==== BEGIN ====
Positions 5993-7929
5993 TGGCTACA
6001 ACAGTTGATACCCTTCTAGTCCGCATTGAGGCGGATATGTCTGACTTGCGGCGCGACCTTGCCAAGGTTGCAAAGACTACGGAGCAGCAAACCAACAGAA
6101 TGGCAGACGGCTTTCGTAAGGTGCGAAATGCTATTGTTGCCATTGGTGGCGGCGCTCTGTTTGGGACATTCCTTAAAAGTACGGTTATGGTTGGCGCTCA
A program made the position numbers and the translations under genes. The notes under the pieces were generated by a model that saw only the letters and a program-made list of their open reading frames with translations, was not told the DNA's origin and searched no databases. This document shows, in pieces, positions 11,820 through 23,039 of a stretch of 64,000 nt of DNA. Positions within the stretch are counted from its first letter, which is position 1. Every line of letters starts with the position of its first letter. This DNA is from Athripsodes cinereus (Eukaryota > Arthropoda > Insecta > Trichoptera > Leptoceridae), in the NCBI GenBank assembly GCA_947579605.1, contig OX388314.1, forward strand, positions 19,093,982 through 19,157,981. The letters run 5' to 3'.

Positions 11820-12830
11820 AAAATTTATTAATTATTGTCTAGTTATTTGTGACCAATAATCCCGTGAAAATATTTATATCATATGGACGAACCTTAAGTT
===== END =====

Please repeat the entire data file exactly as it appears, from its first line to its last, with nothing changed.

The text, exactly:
Positions 5993-7929
5993 TGGCTACA
6001 ACAGTTGATACCCTTCTAGTCCGCATTGAGGCGGATATGTCTGACTTGCGGCGCGACCTTGCCAAGGTTGCAAAGACTACGGAGCAGCAAACCAACAGAA
6101 TGGCAGACGGCTTTCGTAAGGTGCGAAATGCTATTGTTGCCATTGGTGGCGGCGCTCTGTTTGGGACATTCCTTAAAAGTACGGTTATGGTTGGCGCTCA
A program made the position numbers and the translations under genes. The notes under the pieces were generated by a model that saw only the letters and a program-made list of their open reading frames with translations, was not told the DNA's origin and searched no databases. This document shows, in pieces, positions 11,820 through 23,039 of a stretch of 64,000 nt of DNA. Positions within the stretch are counted from its first letter, which is position 1. Every line of letters starts with the position of its first letter. This DNA is from Athripsodes cinereus (Eukaryota > Arthropoda > Insecta > Trichoptera > Leptoceridae), in the NCBI GenBank assembly GCA_947579605.1, contig OX388314.1, forward strand, positions 19,093,982 through 19,157,981. The letters run 5' to 3'.

Positions 11820-12830
11820 AAAATTTATTAATTATTGTCTAGTTATTTGTGACCAATAATCCCGTGAAAATATTTATATCATATGGACGAACCTTAAGTT